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ERIC Number: ED233453
Record Type: RIE
Publication Date: 1982
Pages: 31
Abstractor: N/A
Reference Count: 0
Stages in Decline: How an Educational Organization Scales Down.
Berger, Michael A.
As studies of organizational development have focused increasingly in recent years on stages of decline and death, theories of revolutionary adaptation have gained currency. The theory of organizational retrenchment developed in this paper is divided into five chronological stages: (1) preresponse, (2) emerging awareness and buying time, (3) alarm and relatively safe responses, (4) crisis and confrontation, and (5) postcrisis equilibrium. Hypotheses developed from these five stages were tested through case studies of declining enrollment in 53 school districts over a 10-year period. A questionnaire/checklist and followup interview examined 15 variables divided into 3 categories: organizational structure, including such variables as pupil-teacher ratio and per-pupil expenditures; pattern of relationship, including board-superintendent conflict and superintendent succession; and strategic responses, such as hiring freezes and school closings. Results of five statistical tests of collected data reveal (1) relatively abrupt change over the phase of decline, (2) a rigidifying tendency in organizational structure and the pattern of relationships, (3) relatively late utilization of strategic responses to declining enrollment, and (4) a tendency toward revolutionary adaptation to decline. Such findings indicate that educational organizations should anticipate that each new threat will bring an initial period of relative rigidity, followed by a period of revolutionary change. (JBM)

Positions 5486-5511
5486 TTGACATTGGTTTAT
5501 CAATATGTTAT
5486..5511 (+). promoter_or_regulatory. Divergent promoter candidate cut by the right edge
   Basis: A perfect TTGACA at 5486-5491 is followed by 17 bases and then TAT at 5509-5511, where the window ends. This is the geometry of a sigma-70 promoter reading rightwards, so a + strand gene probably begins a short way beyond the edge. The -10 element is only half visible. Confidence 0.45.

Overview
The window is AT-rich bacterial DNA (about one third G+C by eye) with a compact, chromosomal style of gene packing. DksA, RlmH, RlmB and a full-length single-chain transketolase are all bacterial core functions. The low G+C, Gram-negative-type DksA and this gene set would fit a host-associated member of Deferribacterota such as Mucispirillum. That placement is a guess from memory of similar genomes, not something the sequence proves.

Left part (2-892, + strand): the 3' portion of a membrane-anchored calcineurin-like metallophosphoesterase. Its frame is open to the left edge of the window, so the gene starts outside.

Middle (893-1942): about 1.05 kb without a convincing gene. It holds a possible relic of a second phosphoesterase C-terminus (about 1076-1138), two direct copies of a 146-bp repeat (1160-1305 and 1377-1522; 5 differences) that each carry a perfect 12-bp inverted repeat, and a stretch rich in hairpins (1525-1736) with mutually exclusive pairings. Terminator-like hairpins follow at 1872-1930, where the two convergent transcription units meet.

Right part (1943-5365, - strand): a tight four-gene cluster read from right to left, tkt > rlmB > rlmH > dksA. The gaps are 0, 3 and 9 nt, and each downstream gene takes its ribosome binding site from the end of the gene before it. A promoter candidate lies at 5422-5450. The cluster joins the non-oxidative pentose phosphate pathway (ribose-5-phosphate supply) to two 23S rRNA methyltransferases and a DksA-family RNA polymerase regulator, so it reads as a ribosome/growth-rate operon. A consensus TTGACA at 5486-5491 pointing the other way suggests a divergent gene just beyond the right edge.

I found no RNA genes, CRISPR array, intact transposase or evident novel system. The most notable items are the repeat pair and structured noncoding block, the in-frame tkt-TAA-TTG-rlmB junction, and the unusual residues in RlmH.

Publication Type: Reports - Research
Education Level: N/A
Audience: Researchers; Policymakers
Language: English
Sponsor: National Inst. of Education (ED), Washington, DC.
Authoring Institution: N/A
Identifiers: N/A
Note: An earlier version of this paper was presented at the Annual Meeting of the American Educational Research Association (New York, NY, March 19-23, 1982). For related documents, see EA 015 726 and EA 015 871-877.